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The Massachusetts Board of Elementary and Secondary Education

Social and Emotional Learning

To:
Members of the Board of Elementary and Secondary Education
From:
Mitchell D. Chester, Ed.D., Commissioner
Date:
April 15, 2016

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The special meeting on Social and Emotional Learning (SEL) on April 25 is intended to provide an opportunity for Board of Elementary and Secondary Education members to hear a number of key ideas, information, and examples from experts in research, policy, and practice, and have the opportunity to discuss the topic of SEL.

Definition of Social and Emotional Learning

Many terms and definitions are used to refer to social and emotional and related competencies and learning needs of students. Attachment 1 includes the definition referenced most frequently by the Department of Elementary and Secondary Education, as well as a selection of additional descriptors and definitions, including MESH: Mindsets, Essential Skills and Habits; and Agency: the capacity and propensity to take purposeful initiative.

The definition used frequently by the Department is from the Collaborative for Academic, Social, and Emotional Learning (CASEL):

Social and emotional learning (SEL) is the process through which children and adults acquire and effectively apply the knowledge, attitudes, and skills necessary to understand and manage emotions, set and achieve positive goals, feel and show empathy for others, establish and maintain positive relationships, and make responsible decisions.

Further, CASEL has identified five competency clusters that are interrelated sets of cognitive, affective, and behavioral competencies:

  • self-awareness
  • self-management
  • social awareness
  • relationship skills, and
  • responsible decision making.

Context

The Department of Elementary and Secondary Education is committed to preparing all students for success in the world that awaits them after high school. One of our five core strategies to achieve that goal is supporting the social, emotional, and health needs of students and families. As noted in the Department's Strategic Plan Download PDF Document  Download Word Document (May 2015), in order to have opportunities to be successful after high school, students need to have healthy social/emotional skills. Furthermore, developing students' social and emotional competencies helps schools create safe learning environments that contribute to academic achievement for all.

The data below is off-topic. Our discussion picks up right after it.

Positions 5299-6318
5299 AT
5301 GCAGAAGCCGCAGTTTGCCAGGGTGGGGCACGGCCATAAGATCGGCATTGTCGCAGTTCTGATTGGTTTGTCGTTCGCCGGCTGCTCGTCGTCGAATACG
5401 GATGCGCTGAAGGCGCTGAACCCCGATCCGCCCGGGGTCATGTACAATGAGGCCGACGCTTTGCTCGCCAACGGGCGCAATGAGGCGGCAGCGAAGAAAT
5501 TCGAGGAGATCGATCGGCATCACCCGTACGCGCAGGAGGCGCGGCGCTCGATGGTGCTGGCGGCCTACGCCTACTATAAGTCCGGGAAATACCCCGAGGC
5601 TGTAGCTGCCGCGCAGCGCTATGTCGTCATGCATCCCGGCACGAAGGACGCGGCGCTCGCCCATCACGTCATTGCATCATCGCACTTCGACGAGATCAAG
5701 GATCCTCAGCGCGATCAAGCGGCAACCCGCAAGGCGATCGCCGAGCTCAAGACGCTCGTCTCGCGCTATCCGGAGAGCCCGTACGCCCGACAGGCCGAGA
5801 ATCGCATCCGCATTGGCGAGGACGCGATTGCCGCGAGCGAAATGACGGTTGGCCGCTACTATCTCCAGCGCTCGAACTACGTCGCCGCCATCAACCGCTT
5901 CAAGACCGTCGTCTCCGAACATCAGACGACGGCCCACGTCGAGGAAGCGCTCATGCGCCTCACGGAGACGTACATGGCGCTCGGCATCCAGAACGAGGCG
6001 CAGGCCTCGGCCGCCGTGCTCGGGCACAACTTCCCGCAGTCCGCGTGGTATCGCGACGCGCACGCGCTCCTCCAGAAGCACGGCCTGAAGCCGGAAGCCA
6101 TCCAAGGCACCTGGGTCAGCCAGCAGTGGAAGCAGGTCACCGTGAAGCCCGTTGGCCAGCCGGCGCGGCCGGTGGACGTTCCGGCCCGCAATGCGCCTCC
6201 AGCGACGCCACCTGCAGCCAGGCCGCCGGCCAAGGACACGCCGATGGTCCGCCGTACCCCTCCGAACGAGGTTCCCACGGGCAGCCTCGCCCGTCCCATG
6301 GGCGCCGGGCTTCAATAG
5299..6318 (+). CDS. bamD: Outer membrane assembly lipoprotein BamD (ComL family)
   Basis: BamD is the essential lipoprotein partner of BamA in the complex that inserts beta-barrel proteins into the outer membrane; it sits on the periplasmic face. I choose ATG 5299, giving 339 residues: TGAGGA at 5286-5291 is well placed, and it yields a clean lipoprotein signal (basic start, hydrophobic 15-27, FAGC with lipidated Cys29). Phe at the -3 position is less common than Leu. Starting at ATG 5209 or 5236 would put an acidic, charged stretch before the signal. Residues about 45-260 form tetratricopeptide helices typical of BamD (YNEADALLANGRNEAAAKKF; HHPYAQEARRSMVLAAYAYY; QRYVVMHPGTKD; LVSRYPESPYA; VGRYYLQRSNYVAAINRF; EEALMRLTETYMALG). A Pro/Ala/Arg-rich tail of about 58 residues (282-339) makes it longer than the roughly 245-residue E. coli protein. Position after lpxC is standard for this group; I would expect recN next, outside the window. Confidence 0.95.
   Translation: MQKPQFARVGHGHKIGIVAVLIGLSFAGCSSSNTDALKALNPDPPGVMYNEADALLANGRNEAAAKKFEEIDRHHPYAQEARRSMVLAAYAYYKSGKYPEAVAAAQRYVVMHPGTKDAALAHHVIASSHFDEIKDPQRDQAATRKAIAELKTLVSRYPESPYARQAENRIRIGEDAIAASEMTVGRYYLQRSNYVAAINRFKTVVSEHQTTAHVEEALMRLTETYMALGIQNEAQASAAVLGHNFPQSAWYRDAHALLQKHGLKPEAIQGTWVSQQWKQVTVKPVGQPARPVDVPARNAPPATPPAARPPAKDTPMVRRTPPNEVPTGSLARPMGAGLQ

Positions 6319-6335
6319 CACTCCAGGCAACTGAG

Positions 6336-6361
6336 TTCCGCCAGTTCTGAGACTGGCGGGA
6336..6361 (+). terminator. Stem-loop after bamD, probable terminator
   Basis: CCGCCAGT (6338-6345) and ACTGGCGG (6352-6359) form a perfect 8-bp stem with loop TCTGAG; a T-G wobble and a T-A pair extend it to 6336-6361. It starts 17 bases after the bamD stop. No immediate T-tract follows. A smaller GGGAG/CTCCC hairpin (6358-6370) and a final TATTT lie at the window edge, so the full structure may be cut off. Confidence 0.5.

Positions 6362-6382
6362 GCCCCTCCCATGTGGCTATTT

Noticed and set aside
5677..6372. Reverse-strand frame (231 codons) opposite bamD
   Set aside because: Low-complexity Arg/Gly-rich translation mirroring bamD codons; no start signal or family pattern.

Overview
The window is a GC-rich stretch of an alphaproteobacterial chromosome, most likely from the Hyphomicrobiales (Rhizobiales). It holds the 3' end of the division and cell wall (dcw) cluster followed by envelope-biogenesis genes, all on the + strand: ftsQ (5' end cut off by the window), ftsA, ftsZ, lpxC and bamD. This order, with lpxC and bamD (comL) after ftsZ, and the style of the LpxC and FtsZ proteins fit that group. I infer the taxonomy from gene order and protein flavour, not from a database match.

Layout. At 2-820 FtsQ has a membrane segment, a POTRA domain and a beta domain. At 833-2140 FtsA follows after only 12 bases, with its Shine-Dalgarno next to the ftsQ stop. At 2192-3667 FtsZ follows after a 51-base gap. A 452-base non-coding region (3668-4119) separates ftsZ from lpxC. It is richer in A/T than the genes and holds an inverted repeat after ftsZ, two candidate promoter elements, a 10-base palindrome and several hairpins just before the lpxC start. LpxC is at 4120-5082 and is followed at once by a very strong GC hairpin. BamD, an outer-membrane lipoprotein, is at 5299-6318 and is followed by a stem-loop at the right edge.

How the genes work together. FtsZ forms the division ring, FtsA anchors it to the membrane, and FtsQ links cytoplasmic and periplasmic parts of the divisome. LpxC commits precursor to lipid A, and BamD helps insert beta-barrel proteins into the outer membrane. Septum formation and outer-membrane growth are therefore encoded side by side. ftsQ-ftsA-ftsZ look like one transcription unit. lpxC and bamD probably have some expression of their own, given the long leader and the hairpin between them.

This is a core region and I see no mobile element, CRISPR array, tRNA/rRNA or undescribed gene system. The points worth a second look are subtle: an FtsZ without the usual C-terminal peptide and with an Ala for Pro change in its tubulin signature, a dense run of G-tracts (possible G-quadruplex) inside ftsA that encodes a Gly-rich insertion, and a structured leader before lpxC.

Providing these supports, while challenging, is crucial to students' success. A variety of recent studies and policy documents have shown the importance of supporting students' social and emotional needs. For your information, attached are a position paper from the Massachusetts Association of School Superintendents as well as several papers by speakers who will be joining us at the April 25 special meeting.

Next Steps

In Massachusetts and across the U.S., there is increasing interest in providing effective social and emotional learning support to students. Concurrently, through our organizational review, the Department will be giving more attention and focus to the fifth core strategy of supporting the social, emotional, and health needs of students and families, in service of our overarching goal to prepare all students for success in the world that awaits them after high school.

We have invited the following people to present at the special meeting on April 25 and engage in discussion with the Board.

To discuss policy and research:
  • Chad d'Entremont, Ph.D., Executive Director, Rennie Center
  • Linda Dusenbury, Ph.D., Research Consultant, CASEL
  • Ronald F. Ferguson, Ph.D., Professor and Achievement Gap Initiative Co-Chair and Director, Harvard University; Co-Founder, Tripod
  • Sara Bartolino Krachman, Co-Founder and Executive Director, Transforming Education
To share examples of practice in Massachusetts schools:
  • Meg Mayo Brown, Superintendent, Fall River Public Schools
  • Dana Brown, Principal, Malden High School
  • Audrey Jackson, 5th grade teacher, Joseph P. Manning School; 2016 Massachusetts Teacher of the Year

Rachelle Engler Bennett, Director of the Department's Office of Learning Supports and Early Learning, will help provide context. I look forward to discussing this important topic with the Board.

Enclosures:

Select research and policy articles and reports by Board meeting presenters (and colleagues):

Additional Related Information:



Last Updated: May 3, 2016
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